Space

Developers of a pioneer Exoplanet Satellite collect the first-ever data that identifies planets with extreme environments

Natural resources on planet Earth continue to shrink from over-utilization by overpopulation. Rapid industrialization and increasing need for settlement areas continue to demand more than what mother nature can offer. Despite measures set to regulate the disposal of industrial refuse and byproduct gases, the environment is still under threat. Nations continue to endorse environmental conservation initiatives, but there is always more that needs attention. Otherwise, future generations will never enjoy the resources available. 

They will only hear stories of certain things that no longer exist because of destruction from human activities. Going by these statistics, experts advised companies in the space industry to expand their operations alongside developing revolutionary space technologies that will take humanity to planet Mars. The industry inaugurated several SmallSat missions to the red planet to study the atmosphere to determine the possibility of establishing a permanent human inhabitance. 

Switzerland and the European Space Agency partnered to form a joint space mission known as CHEOPS. The University of Bern and the University of Geneva collaborate as learning institutions that offer research and technical support to the CHEOPS mission. The consortium of over 100 scientists, engineers, and researchers from 11 individual European nations is under ESA’s leadership and the University of Bern. The collaboration took more than five years to design, develop, and construct the exoplanet satellite. The consortium conducted its operations at CHEOPS’s Science Operations Center at the University of Geneva’s observatory.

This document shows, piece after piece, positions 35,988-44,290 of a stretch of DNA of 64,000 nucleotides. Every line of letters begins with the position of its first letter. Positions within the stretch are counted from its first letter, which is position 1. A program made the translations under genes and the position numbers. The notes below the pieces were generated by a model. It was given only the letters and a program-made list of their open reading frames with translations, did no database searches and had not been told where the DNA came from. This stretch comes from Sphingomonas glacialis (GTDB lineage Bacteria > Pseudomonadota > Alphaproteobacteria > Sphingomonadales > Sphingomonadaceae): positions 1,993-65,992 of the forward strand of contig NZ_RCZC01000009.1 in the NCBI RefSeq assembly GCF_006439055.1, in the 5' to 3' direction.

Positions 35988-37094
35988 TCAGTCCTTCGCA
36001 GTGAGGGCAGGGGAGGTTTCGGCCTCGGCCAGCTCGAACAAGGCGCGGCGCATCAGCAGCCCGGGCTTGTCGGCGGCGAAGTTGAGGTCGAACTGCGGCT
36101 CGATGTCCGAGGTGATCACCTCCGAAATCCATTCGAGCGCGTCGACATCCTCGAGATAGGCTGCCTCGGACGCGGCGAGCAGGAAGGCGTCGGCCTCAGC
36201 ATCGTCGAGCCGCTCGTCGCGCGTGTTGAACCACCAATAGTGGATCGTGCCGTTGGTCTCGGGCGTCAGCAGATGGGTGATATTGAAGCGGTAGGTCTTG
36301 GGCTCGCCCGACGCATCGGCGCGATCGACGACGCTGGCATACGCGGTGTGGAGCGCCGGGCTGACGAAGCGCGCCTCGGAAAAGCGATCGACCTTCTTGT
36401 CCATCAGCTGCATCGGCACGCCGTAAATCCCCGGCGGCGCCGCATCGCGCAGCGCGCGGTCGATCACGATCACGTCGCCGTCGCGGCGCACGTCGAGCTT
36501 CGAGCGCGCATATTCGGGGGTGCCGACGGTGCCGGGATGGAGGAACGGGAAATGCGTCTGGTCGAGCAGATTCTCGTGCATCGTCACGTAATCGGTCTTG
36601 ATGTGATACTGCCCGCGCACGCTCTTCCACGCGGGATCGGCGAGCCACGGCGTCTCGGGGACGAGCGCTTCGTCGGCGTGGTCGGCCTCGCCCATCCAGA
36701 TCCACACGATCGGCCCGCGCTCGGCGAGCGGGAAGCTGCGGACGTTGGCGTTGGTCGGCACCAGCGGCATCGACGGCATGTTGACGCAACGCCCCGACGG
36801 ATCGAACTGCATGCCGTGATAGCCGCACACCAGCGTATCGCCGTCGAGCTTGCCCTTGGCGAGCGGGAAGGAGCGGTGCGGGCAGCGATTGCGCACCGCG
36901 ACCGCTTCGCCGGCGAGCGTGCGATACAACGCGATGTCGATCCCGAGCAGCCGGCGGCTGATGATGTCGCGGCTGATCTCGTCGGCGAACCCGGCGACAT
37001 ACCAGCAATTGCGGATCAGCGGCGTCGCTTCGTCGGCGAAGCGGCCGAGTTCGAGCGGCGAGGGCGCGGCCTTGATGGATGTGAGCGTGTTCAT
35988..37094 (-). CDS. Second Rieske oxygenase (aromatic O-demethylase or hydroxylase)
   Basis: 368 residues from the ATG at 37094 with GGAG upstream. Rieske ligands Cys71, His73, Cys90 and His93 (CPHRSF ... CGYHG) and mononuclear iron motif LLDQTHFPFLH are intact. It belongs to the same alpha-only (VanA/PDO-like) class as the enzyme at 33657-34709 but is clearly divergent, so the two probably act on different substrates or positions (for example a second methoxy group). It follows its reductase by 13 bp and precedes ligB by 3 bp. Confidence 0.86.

CHEOPS planned to reveal the details of an exoplanet through its telescopic observations identified in space. CHEOPS delivers on its promise by unveiling the information on the WASP-189b, ranking it among planets with the most extreme environment. After the space telescope’s observation, CHEOPS launched its mission, and eight months later, the mission released its first-ever scientific publication of the data collected by the pioneer Exoplanet Satellite. The periodical, dubbed the Astronomy & Astrophysics, accepted the research results deducted by the CHEOPS mission. 

The CHEOPS mission is the pioneer space program endorsed by the European Space Agency (ESA), dedicated to identifying known exoplanets that orbit stars in outer space. The locations of some of the stars are in far galaxies beyond the solar system. Didier Queloz and Michel Mayor, the Swiss astronomer who discovered the first-ever exoplanet in 1995. The two astronomers received the 2019 Nobel Prize in recognition of their extraordinary discovery. Willy Benz, the University of Bern’s astrophysics professor, said that the observations illustrate the full extent of the CHEOPS mission. Benz, the consortium director for the CHEOPS mission, said that team anticipated the high expectations for the mission’s performance. In conclusion, the concept of transit is a phenomenon whereby a star appears faint when another planet passes between the star and Earth.

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